in filtered sunlight ~ haibun ~ magnetic poetry

in filtered sunlight

I try to make sure that I have agreeable weather when I go kayaking, but sometimes the weather has other ideas.  Yesterday, the sky was completely overcast, but showers weren’t predicted to arrive until late afternoon, with a thunderstorm expected at 10:00pm, so I launched at 10:00am.

I was on the water for five minutes when it started sprinkling,  That lasted for just two minutes, and I continued on my way, planning to paddle almost two miles upstream before heading back.  Rolling thunder in the far distance started about fifteen minutes into the paddle.  Five minutes later, I got to my halfway point, which has a ten foot stone overhang six feet above the water, when it started to rain.  Hard.  I sat, protected, for twenty minutes, enjoying the sound of the rain on the water.

When it stopped raining, I continued on for three-quarters of a mile and was able to see a great blue heron, two green herons, and a deer.  Pleased with the way things turned out, I turned back for the return to my launch point.  That’s when the weather had it’s way, again, leaving me to paddle for twenty-five minutes in a light rain.  If it was trying to ruin my day, it failed.  It was a great day for a paddle.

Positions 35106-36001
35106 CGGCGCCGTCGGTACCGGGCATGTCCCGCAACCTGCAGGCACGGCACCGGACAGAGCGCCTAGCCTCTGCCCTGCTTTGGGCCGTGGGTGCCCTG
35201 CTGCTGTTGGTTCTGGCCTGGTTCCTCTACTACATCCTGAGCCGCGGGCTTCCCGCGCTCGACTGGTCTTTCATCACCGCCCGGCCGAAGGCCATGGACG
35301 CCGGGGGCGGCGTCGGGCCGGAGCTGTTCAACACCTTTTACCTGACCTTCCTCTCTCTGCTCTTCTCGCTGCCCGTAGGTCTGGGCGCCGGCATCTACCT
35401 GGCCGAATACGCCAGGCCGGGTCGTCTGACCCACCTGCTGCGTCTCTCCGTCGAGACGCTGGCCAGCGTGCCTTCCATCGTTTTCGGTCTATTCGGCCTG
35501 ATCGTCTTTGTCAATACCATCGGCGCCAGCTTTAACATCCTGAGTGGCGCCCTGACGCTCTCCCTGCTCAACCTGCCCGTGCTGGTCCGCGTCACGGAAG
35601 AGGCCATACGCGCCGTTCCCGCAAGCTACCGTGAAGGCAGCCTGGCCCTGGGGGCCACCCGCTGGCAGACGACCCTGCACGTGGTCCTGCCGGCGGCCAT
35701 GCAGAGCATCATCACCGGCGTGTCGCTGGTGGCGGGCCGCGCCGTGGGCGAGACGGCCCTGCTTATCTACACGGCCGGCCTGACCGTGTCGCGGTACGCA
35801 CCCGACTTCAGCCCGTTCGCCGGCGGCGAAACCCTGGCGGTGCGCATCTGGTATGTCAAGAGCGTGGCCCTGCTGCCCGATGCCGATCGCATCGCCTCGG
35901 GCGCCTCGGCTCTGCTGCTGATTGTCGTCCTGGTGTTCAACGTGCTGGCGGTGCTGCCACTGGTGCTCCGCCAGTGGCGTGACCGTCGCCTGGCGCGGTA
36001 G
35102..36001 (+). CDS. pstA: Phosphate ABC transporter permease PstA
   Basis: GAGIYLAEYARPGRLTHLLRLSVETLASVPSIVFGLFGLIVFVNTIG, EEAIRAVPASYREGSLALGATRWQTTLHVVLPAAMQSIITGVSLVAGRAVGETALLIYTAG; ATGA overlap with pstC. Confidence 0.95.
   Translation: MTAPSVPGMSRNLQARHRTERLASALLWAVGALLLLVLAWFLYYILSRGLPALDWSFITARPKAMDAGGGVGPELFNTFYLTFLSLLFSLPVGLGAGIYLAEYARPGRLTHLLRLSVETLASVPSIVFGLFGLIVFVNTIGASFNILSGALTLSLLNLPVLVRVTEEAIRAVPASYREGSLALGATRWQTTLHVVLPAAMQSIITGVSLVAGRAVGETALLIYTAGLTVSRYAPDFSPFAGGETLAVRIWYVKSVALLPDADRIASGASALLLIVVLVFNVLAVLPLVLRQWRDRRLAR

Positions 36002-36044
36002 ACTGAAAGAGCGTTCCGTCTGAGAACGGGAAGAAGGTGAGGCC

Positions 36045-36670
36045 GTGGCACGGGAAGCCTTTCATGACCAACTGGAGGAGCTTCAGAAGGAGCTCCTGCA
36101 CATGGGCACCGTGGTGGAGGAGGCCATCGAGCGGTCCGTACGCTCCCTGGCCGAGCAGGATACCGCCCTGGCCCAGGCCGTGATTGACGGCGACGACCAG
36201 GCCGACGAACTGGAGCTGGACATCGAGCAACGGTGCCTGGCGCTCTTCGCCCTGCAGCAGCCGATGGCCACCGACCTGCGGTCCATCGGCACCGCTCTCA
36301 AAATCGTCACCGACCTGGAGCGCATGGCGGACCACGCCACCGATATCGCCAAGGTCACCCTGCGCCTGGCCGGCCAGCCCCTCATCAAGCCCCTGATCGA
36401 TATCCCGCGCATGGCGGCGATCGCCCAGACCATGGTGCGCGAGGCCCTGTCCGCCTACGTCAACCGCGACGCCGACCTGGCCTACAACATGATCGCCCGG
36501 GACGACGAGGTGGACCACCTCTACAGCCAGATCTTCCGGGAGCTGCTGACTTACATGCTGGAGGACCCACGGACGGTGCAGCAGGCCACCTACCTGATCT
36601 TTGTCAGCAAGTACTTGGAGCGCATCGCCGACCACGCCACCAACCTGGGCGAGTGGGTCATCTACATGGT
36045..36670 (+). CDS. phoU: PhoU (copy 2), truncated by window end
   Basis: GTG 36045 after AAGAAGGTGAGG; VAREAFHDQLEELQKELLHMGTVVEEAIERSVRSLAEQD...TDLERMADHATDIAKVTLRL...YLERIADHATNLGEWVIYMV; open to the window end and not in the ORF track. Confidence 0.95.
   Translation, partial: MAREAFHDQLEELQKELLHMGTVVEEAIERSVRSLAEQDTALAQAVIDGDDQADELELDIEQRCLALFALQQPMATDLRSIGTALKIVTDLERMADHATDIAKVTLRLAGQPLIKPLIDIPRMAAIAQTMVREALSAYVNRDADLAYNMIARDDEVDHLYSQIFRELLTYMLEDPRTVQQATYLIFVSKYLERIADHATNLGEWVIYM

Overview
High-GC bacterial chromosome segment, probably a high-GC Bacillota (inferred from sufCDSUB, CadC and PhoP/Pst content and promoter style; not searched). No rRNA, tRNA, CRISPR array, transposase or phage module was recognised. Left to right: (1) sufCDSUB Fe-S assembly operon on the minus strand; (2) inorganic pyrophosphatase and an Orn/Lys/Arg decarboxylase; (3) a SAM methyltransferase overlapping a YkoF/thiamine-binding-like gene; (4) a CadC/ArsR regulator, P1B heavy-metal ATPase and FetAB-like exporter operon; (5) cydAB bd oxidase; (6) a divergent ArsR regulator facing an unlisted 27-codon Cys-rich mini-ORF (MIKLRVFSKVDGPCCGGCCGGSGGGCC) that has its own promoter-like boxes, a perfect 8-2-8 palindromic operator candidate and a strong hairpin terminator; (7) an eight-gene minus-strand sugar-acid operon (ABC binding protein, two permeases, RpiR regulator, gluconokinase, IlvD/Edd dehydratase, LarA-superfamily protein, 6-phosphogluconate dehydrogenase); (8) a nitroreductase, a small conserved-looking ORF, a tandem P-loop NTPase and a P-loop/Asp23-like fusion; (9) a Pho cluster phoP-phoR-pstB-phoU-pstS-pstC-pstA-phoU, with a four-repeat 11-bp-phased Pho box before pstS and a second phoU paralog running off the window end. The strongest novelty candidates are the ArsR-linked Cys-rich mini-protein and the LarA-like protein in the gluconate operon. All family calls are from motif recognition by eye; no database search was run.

This haibun is my response to
Open Link Night #247 at dVerse.

If you want to try magnetic poetry, you can do it online, here.

poet of few words ~ magnetic poetry ~ haibun

poet of few words

I see the magnetic poetry of others and marvel at the extent of their verse, while mine has little or none. I’ve given some thought to that and decided there’s no getting around the fact that I don’t typically “wax poetic.” So, why would magnetic poetry be any different for me? And what better way to demonstrate that than with… Magnetic Poetry…

poet of few words
revealing innermost thoughts
more like pulling teeth

This haibun is my response to
Colleen’s 2019 Weekly #Tanka Tuesday #Poetry Challenge No. 139 #Poet’sChoice

If you want to try magnetic poetry, you can do it online, here.

 

where she will ~ magnetic poetry

where she will

rain falls
water rises
a river flows where she will
with no regard for man
or his needs
a course never by choice
ever by circumstance


If you want to try magnetic poetry, you can do it online, here.

Background image: Missouri River at Jefferson City, Missouri – 06 June 2019
(click image for larger view in new tab)